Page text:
Cortana perishes in her efforts to save the Chief, but I don’t actually think we’ve seen the last of her. In her final scene, she appears at a human size. She is smaller than the Chief still, but closer to his scale for the first time. During this conversation, she only refers to the Chief as John. She considers him a friend and an emotional companion, if not precisely a lover. Returning again to Matt Barton’s analysis, I agree when he says this is a “chivalrous” and classically chaste relationship. I agree about what John’s armor is supposed to symbolize in this relationship. But I disagree that the game is supporting his armor, his lack of humanity or emotion. Rather, I think Halo 4 is condemning it.
“Records show Spartans routinely exhibited mildly sociopathic tendencies, difficulty with socialisation…” says the game right at the start… and this is obviously framed as bad. Take it on its face. In the penultimate conversation scene, Chief is talking to an unarmored officer, Lasky, on deck. He tries to remind Master Chief, John, that he is human. The soldiers he fights with are also human. John says that Cortana had said that as well. That’s certainly all there. But there is no evidence to me to suggest that the game is trying to say Cortana is wrong. The game empathizes with Cortana; it empathizes with Lasky. It seems to be inviting the player to do the same.
I grant that this is a very tricky message to try to get across in the medium of a video game. Maybe eight previous hours of being a stoic badass can’t really be undone by an ending cut-scene that questions the necessity. But when combined with the fact that the entire arc of the story was caused by a mistake – Chief’s mistake – it’s easier to see it.
Of course it’s controversial that Chief’s helmet is removed in some endings. That’s the whole point of the story, though. That’s where the story must, inevitably, go. The overall message is unfortunately muddled because of the underlying action that supports it. Shooting is fun and wearing armor is fun. All the power fantasies are still present.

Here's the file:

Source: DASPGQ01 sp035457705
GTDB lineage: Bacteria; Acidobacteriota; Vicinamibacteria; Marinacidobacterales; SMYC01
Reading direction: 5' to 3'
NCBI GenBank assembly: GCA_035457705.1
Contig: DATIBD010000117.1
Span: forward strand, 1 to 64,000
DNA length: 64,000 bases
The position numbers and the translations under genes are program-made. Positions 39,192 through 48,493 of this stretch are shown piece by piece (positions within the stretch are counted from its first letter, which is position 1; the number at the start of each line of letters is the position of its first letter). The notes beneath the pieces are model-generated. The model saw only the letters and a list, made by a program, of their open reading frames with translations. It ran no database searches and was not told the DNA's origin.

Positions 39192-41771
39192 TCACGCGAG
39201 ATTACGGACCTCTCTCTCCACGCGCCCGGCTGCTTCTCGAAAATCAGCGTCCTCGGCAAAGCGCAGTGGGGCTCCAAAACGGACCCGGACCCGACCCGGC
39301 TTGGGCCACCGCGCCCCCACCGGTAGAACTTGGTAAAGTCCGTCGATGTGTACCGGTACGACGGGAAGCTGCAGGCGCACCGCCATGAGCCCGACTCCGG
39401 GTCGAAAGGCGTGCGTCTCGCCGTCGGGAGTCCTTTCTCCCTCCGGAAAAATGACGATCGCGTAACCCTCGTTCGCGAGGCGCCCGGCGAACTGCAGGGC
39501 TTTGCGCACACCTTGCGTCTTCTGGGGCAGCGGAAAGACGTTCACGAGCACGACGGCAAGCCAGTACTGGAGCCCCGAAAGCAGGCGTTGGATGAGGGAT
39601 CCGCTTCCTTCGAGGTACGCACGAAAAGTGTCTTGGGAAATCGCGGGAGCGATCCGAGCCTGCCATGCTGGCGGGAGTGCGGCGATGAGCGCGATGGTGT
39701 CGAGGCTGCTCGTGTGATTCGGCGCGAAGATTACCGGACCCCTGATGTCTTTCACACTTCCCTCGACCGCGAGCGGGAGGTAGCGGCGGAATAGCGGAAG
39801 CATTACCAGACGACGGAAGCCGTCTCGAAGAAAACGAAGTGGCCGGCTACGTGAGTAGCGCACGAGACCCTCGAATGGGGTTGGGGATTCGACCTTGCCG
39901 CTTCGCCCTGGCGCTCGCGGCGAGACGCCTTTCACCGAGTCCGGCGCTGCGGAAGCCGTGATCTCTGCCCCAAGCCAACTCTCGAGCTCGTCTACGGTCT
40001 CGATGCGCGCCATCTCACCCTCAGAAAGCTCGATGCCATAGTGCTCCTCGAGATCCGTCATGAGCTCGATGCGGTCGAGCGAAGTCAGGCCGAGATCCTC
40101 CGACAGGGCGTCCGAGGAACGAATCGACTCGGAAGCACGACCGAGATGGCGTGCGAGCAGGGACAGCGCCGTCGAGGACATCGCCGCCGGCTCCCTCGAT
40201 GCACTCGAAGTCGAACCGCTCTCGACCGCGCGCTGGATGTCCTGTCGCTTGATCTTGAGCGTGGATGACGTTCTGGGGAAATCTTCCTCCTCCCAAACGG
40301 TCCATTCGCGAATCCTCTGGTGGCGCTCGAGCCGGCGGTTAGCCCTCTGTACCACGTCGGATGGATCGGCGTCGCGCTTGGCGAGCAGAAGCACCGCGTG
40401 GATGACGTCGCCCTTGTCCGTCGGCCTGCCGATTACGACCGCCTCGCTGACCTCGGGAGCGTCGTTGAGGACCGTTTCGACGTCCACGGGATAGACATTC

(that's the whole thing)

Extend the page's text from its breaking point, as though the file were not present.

But when some people are uncomfortable about the themes in this game and its ending, that’s actually showing that it did come across a little whether the audience was actively paying attention or not. Does Cortana’s nudity make some fans uncomfortable? Good, it’s supposed to. Players are supposed to empathize and feel with her, and worry about her vulnerability. Seeing someone as a person and friend rather than just a sexual object, but also seeing her naked, is designed to be troubling and a mixed message. Does Master Chief taking off his helmet make some fans uncomfortable? Good, it’s also supposed to. It is the act of the Halo series itself trying to show that armor will not always be the answer.
Being new to the Halo property, 343 Industries had some big shoes to fill. It took some guts to, on top of that, decide they were interested in exploring the themes of the vulnerability of the hero, and, in fact, whether he is ultimately necessary. I hope that 343 has the courage to follow through with the story that they are beginning to tell. If they do, Halo has an interesting future ahead.